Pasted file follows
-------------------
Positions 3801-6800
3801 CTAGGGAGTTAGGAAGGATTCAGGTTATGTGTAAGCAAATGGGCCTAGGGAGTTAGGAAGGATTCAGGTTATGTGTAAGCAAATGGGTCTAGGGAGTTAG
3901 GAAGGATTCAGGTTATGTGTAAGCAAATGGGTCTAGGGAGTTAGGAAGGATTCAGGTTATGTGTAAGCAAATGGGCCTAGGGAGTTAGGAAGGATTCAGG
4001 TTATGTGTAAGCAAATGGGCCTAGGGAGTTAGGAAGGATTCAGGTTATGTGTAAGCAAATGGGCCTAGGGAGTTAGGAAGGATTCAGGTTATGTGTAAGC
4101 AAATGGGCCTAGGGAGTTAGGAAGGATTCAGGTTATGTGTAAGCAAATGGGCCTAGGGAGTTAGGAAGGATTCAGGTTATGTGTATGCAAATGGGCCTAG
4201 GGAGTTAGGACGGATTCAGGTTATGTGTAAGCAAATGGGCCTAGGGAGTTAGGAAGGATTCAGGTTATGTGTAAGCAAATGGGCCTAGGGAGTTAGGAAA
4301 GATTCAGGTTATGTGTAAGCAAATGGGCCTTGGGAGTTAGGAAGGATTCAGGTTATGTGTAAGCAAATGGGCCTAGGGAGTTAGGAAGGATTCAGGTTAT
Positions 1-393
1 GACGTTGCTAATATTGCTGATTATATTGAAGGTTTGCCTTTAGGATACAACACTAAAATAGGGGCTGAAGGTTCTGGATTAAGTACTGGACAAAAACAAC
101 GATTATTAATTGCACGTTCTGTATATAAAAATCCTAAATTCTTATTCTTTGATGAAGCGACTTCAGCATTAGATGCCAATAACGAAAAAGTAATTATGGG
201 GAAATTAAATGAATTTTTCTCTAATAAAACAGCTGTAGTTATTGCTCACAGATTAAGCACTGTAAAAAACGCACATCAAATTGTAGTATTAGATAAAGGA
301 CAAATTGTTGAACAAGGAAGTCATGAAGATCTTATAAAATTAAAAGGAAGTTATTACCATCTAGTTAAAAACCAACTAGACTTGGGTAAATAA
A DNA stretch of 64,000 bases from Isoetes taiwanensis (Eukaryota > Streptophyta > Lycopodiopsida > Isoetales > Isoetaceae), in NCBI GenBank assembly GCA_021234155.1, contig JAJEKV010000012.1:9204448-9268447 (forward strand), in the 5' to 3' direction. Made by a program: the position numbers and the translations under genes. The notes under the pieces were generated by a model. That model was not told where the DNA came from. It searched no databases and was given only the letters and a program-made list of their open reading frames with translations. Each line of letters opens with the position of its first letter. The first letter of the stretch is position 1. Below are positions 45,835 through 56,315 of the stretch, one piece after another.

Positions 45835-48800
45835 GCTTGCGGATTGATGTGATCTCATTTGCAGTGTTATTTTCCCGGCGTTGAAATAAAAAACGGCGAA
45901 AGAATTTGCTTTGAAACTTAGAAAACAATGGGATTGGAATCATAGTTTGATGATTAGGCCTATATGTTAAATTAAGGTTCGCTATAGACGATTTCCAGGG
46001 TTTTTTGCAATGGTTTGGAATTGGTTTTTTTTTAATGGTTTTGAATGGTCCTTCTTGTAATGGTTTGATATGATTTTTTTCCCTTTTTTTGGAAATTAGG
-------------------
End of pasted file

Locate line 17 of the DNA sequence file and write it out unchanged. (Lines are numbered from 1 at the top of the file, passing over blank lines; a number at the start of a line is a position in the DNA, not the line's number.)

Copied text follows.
46001 TTTTTTGCAATGGTTTGGAATTGGTTTTTTTTTAATGGTTTTGAATGGTCCTTCTTGTAATGGTTTGATATGATTTTTTTCCCTTTTTTTGGAAATTAGG